November 24, 2019
Village Chapel Presbyterian Church
Dr. Todd R. Wright
It is an odd time of the year. We are bombarded with mixed messages.
It is a few days before Thanksgiving, but we’ve been hearing ads for Christmas for weeks.
Speaking of the two …
Is Thanksgiving about sharing a meal with family or a feast of football?
Is Christmas about celebrating the birth of our Savior or a way to save the economy?
Are they civic holidays or religious ones?
And where in this mix does “Christ the King Sunday” fit, with a story of the cross?
As one scholar puts it, “Everything about this liturgical emphasis on kingship and crucifixion feels off in a world awash in turkeys and tinsel.”1
Like I said, “mixed messages”! So what are we to make of Christ the King?
Well, the day marks the end of the Christian year, that great arc that takes us from the birth of Jesus through his life to his last week on earth, his death and surprising resurrection, and on to the birth of the church and lessons for living the faith, until we loop around finally to this one last reminder of the way Christ wades into our world, turns everything upside down, and redefines even the simplest terms.
For example, what is a king?
The Bible isn’t sure.
In some places earthly kings rule with wisdom and compassion, like a good shepherd.
In others they are brutal and self-serving; they oppress and exploit, like Pharaoh or Herod.
In some places they are appointed by God, used by God, blessed by God.
In others they abuse their god-like power and worship idols rather than the God of Israel.
In some places they are warriors.
In others they are poets.
So when a sign is placed on the cross, saying, “This is the King of the Jews,” in Greek and Latin, and Hebrew, it is making a statement for all to hear, but it’s a mixed message.
With that sign they are mocking him. They think if he was really a king, he would have come with a sword and armies that would have fought for him. They think he should have schemed, manipulated, lied, done anything, to get and keep power. They think kings should be above it all. They must never be human or humiliated, never abandoned, alone.
But we know that the sign is true. Jesus is a king.
We have seen his power … to inspire and heal.
We have seen his wisdom and compassion.
We have seen him lead a ragged army and take Jerusalem by storm, like a seasoned warrior,
… before being arrested like a common criminal.
Like I said, we are awash in mixed messages, including about the nature of kingship.
So Luke presents Jesus between two criminals as a way to wrestle with the issue.
One criminal joins in the derision. He sees Jesus as everyone else does – as a self-deluded fool, a failure, a fraud. If he is going to change his mind, he’ll need a display of power as proof.
But when the other criminal speaks, “there is none of the fear, scorn, or doubt we hear in the others’ voices. Instead what we hear in his voice is [the tremor of] confession. [There is a] sense of sorrow, an admission of guilt and repentance, as well as a sense of faith. The way he speaks to Jesus, and what he says, suggests that this thief knows the promises of God.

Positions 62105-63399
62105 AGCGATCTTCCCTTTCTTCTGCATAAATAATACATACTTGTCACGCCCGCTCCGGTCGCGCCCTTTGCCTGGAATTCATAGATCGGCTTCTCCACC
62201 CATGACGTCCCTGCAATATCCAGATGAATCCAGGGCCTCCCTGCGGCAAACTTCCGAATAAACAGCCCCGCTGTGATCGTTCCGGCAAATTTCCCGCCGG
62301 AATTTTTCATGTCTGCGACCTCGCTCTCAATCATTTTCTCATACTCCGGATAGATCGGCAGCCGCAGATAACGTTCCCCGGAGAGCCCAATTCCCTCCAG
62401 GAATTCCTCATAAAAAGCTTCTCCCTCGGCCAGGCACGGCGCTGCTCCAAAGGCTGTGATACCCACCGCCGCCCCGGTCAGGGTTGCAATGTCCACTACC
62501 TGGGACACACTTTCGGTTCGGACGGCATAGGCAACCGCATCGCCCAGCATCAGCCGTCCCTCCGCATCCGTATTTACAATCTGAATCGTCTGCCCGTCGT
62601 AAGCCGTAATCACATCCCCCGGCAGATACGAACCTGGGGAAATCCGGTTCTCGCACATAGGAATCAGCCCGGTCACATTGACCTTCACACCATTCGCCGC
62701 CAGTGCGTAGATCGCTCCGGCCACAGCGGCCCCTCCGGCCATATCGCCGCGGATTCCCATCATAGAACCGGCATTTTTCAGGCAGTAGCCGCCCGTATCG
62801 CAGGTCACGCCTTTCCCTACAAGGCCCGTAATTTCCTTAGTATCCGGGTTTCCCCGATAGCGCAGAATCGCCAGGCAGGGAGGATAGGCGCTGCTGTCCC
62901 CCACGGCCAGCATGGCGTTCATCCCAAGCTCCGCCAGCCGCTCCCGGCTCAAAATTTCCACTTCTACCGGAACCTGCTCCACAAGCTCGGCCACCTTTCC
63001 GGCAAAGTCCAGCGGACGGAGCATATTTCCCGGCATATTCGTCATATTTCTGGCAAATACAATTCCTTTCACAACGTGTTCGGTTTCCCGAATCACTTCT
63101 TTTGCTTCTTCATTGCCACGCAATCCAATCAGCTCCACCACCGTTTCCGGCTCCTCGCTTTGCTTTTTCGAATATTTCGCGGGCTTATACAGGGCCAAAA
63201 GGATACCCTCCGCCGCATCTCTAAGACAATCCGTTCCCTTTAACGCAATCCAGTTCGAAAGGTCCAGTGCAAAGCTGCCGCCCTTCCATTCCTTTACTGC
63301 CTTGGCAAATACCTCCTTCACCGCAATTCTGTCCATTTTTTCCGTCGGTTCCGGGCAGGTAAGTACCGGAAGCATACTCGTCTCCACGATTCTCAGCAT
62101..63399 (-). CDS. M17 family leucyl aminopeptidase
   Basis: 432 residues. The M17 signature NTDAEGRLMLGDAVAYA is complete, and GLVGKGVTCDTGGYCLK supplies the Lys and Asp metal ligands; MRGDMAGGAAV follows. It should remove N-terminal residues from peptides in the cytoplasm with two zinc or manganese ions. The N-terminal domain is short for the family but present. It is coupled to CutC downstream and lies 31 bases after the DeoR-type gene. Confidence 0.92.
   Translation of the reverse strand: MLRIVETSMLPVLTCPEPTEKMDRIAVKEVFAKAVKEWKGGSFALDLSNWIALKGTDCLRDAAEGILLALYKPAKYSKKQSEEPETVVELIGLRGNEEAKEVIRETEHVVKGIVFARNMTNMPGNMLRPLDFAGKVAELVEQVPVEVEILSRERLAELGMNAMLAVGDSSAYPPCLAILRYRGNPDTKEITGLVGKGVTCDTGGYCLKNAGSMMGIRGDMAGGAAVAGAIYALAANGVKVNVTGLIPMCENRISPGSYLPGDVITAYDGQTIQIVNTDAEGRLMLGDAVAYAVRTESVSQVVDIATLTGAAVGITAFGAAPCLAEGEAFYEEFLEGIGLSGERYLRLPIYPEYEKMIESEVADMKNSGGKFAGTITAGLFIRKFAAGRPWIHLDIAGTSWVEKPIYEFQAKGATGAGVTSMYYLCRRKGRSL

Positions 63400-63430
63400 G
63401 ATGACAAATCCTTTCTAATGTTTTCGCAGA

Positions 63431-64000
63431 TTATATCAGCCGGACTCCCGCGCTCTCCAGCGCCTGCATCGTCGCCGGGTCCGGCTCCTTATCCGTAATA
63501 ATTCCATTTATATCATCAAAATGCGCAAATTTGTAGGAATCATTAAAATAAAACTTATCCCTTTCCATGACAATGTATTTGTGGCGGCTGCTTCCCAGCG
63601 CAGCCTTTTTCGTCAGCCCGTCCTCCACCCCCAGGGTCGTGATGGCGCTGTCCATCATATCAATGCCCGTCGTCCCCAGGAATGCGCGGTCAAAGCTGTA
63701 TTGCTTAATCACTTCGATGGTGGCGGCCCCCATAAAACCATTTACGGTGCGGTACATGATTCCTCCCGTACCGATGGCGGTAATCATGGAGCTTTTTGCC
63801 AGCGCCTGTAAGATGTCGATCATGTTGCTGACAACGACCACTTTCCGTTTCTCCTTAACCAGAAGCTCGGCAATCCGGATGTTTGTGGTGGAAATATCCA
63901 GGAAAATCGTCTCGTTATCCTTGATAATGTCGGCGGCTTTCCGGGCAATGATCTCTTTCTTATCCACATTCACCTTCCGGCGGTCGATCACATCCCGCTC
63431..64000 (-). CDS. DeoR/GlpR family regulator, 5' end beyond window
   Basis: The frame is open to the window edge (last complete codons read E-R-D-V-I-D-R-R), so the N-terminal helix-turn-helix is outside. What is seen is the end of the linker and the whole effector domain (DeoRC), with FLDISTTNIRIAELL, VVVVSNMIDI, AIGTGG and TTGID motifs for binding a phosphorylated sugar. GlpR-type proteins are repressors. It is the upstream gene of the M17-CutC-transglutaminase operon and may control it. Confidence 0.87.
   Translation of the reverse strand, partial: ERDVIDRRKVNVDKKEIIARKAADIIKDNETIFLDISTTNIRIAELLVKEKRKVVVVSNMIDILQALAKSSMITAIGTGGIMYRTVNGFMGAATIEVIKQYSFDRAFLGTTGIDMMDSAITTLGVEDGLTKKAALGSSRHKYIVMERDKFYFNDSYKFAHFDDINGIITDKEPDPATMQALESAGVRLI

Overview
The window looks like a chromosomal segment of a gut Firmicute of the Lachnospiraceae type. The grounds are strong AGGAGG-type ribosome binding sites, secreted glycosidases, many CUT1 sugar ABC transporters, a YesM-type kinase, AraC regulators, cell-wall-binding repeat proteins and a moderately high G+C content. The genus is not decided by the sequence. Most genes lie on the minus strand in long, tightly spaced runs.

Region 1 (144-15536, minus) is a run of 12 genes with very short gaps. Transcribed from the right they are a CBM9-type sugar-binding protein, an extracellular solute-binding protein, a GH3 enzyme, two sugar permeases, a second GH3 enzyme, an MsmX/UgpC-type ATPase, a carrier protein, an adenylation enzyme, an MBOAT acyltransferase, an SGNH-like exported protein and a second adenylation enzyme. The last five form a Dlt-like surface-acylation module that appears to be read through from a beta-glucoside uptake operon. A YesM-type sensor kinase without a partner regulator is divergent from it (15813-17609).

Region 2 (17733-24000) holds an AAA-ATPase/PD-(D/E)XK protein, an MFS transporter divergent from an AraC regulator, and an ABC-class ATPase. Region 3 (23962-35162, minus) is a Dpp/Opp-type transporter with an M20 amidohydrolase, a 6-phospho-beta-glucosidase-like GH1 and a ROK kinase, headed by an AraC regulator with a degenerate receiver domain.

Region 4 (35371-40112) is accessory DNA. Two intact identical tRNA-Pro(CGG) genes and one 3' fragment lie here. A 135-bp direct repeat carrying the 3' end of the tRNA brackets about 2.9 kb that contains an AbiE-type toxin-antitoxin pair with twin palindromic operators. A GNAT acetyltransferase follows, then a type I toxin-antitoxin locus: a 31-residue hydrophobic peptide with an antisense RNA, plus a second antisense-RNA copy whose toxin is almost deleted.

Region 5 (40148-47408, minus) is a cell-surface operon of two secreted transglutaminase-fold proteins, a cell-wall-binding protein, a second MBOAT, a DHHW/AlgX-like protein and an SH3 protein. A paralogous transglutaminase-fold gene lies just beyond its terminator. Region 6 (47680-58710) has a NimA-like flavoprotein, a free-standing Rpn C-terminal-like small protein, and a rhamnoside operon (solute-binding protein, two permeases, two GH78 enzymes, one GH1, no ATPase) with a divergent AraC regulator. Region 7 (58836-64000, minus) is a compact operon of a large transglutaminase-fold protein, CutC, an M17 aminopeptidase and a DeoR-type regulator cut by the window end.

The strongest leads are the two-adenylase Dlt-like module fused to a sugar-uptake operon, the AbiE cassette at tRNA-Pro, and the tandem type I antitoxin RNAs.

He knows he is as a sheep lost in the wilderness, and somehow he sees in Jesus the good shepherd, who lays down his life so the sheep can come back safely to the sheepfold. [He] sees the fear, violence, and degradation around him, and somehow he sees in Jesus the faithful shepherd, the king who rules with justice and righteousness.”2
What are we to do with this swirl of mixed messages?
Desmond Tutu tells the story of a light bulb. It shone brightly and proudly and all were grateful for its light. It grew quite proud of itself, for the way it could chase away the darkness. It became arrogant, thinking that all the light it produced was due to its own merit and skill. Then one day, Tutu chuckles, that light bulb is removed from the socket and placed on a table. It tried and tried, but could bring forth no light on its own. It had never realized that its light came from a power station. The truth was that it had been connected to the dynamo by little wires strung out over great distances, wires that were ignored and unsung.3
So the key to sorting through mixed messages is to be clear about what is true:
The kings of the earth are like that light bulb. They blaze and boast, all the while ignoring the truth – they do not understand power.
At its best, the Church has proclaimed the truth. True leaders/true kings are those who love, who serve, who suffer with and for the people. We know that truth because of Jesus Christ.
But we have been just as susceptible as anyone else to the siren call of the world’s power. Since at least the 4th Century we have thrown our support behind leaders who display muscle and arrogance and enough cruelty to get the job done. It has clouded our judgment, not just about kings, but about holidays and money and the way to best live life.
But if the second criminal teaches us anything, it is that we can make mistakes and still find our way to the one who can save us – the humble king, the good shepherd, the one who opens wide the gates to paradise – Christ, the King.
Grab hold of that truth. Live your life by it. And use it to guide who you will follow. Amen
1 from Jill Duffield’s blog on our passage, “Looking into the Lectionary” 11/18/19
2 from Yvette Schock’s commentary on the passage in the Christian Century, 10/30/19
3 drawn from “The Other Kingdom” by Michael Battle in the Christian Century 11/7/01